Key Phrases Not Key Words – The History of Search Phrases and Some Tips Too

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Years ago, when I first started in this industry, we did not have keywords or key phrases. In fact, in the early days of web design for me (circa 1996) we had very little to guide us at all.
The first website I designed and developed was in the (then) popular framework called CompuServe. Some of the more mature #SBS Winners may recall this! It was a dial up system which you paid for on subscription. In that time there was no Google. We were pretty much working blind. There was Microsoft's MSN Live, but this never really cut it as a search engine.

So, when Google was born in Late 1997, it decided (after around 18 months) to introduce some standards. These included the input of 'key' or important words into the source code of the website pages. This would identify the core aspects of the subject of the page to the engines – the viewer would be none the wiser, typically. Some more spurious web designers and web developers decided to try to outwit the engine and put these key-words in repetitive format throughout the web pages for the viewer to see, with no relevant link to a page of content. This was ultimately frowned upon by Google. This was termed 'keyword stuffing'.

In 2009, Google and the other 2 search engines announced that key words in the source code (Meta)  would not be included in the search engine algorithm. In 2011, Google went a step further and announced that if Meta was visible in the source code, it would likely consider the site URL as trying to spam the engine.

Where are we now?

Key phrases

We know that Google is probably not the best search engine for the delivery of a search result. If you run parallel tests on 'long-tail' or lengthy phrases you will note a significant difference in the results. Google would argue that they have more, but actually we have seen that Yahoo and now Bing are more precise at delivering results which are more accurate to the search. Of course they are all improving their results, but actually Google has the edge as you do not 'Yahoo' something do you?!

What has come out of this is that Google has increased its reliance upon longer phrases for search. Typically, we find that one or two word key phrase/word searches are those which are made for reference or education purposes. We now cannot actually optimise efficiently on one word searches.
Longer tail (length) phrases appear to be more focused and more likely to deliver for the website owner in more cases. Of course, what this may mean is a reduction in search numbers but ultimately could lead to a better return from the search to your site.

The key phrases  that you choose are the most important factors that decide whether you succeed or not when ranking your website.

A number 1 listing on Google can be totally pointless if it is for the wrong key phrase, of course.

If you target the wrong key phrase, you'll waste a lot of time, energy and often money.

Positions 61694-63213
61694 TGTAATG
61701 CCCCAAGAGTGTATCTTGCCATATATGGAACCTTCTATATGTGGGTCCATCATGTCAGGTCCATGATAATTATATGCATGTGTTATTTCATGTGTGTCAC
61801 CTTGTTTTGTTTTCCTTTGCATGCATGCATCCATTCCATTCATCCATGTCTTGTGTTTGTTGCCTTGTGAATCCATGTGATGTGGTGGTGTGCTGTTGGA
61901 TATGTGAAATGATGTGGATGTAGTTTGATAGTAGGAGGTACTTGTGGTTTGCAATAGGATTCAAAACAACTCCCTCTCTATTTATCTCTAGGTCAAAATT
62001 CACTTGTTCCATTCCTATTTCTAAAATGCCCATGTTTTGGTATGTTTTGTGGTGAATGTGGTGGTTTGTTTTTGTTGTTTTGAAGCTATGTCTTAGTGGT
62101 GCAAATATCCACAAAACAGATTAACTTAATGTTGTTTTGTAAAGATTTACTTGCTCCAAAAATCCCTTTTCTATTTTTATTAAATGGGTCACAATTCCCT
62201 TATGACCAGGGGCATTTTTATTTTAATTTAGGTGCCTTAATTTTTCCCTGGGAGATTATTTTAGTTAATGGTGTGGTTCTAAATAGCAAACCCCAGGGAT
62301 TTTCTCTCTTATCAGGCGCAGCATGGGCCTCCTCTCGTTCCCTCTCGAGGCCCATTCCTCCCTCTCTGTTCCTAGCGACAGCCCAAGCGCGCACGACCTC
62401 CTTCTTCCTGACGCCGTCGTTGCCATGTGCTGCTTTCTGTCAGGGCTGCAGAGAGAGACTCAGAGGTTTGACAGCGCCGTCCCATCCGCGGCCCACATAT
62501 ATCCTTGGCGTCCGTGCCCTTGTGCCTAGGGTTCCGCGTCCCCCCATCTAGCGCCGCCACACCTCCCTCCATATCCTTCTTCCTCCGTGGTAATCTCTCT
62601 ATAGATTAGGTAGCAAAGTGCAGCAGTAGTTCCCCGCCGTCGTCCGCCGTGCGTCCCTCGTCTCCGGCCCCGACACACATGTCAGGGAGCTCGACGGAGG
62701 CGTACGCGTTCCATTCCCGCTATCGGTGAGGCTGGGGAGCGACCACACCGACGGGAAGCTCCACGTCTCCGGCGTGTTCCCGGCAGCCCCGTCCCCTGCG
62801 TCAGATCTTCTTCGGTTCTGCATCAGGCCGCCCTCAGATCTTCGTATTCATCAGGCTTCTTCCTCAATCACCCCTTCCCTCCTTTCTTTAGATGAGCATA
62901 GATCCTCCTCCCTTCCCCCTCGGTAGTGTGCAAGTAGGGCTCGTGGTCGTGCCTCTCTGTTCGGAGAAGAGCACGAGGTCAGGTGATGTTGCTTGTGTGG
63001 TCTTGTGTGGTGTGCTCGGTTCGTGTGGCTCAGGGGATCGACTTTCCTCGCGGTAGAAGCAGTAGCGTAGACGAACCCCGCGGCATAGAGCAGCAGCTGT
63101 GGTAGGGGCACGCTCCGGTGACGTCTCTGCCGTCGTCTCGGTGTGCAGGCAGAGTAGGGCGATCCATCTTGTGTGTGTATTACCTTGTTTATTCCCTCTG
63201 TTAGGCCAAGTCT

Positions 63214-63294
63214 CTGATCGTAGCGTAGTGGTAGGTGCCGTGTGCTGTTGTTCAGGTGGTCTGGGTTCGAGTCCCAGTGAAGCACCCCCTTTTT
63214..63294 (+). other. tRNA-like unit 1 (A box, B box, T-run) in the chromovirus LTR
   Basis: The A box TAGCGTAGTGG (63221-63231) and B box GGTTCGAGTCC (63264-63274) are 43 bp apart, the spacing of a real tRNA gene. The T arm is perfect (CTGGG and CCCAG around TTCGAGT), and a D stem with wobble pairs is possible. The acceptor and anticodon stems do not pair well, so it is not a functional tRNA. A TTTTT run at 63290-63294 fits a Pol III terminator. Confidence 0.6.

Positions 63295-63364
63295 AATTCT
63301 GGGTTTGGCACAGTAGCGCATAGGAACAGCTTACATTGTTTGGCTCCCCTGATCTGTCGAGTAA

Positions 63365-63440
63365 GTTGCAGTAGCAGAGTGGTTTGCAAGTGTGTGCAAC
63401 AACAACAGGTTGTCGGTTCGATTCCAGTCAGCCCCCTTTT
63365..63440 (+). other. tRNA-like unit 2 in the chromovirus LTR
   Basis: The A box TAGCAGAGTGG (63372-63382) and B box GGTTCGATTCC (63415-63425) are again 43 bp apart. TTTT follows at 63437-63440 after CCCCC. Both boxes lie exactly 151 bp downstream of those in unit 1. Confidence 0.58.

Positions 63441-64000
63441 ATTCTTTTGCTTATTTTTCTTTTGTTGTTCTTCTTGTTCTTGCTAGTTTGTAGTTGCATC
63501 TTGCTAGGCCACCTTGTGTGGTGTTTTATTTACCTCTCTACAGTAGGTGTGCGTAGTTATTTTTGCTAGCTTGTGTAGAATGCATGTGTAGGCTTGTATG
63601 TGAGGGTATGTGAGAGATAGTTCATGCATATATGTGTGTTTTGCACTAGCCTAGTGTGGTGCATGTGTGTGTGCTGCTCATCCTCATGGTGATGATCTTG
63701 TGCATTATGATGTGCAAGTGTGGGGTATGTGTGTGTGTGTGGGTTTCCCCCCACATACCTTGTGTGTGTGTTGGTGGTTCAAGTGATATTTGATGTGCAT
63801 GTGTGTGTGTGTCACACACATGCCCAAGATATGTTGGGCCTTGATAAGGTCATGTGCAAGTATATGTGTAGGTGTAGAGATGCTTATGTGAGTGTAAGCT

Think twice before you start.

Many webmasters think that they already know the best key phrases for their websites. If they haven't done some research, they are usually wrong. There are several reasons for that:

  • You know your business much better than anybody else. You know the special terms that are used in your branch/office and you know what you should search for when you're looking for products or services like yours.
  • Your customers don't know as much as you. They don't know your terminology and they might use totally different keywords. For example, people might search for the keyword "back pain" while your professional pride tells you that you should use the word "osteopath services." If you don't use the words that your customers use, your website won't be found.
  • Have you considered the intention of the searcher? Just because a key phrases is used very often on search engines it doesn't mean that you'll get many customers. People who find your website through a special key phrase might not be interested in purchasing.

It's very important that you take some time to find the best key phrase for your website. The time and efforts that you invest in finding the right keywords will pay back in no time.

Tips to do this:

1. There are many tools out there to carry this out. Google carries one in its AdWords console. and several others include: Raven, SEMRush, SEOBook, IBP, and Web CEO.
2. Input your anticipated search phrase and when the results are delivered head to the base of the page and check relevant searches. Often these are the most popular.
3. Use website server stats or Google Analytics to shape your phrases – this will require time and experimentation to see what works.
4. Common sense – not to be underestimated. Think what you would put in to the engine search if you were looking for your kind of product and service. Test it. See if it delivers for you.
5. Think 'long-tail' . Look at phrases beginning with "How do I…' , 'Where do I…' Again, experiment with these open question type search phrases.

Overall

Key phrases and rankings are not the panacea to online success. Delivery of business enquiry or sales is (typically) your ultimate aim. Understand that nothing is perfect online. Professionally, we work on averages not actuals. We also do not work solely on phrases to gain traction. Delivery of URL improvement and boost is what we look for now. Other aspects of digital marketing or SEO may come into play in that case, of course.

I hope this helps you in your quest for the right key phrases for your website.

Chris Wheeler. Managing Director. Metalfrog Studios Limited

 

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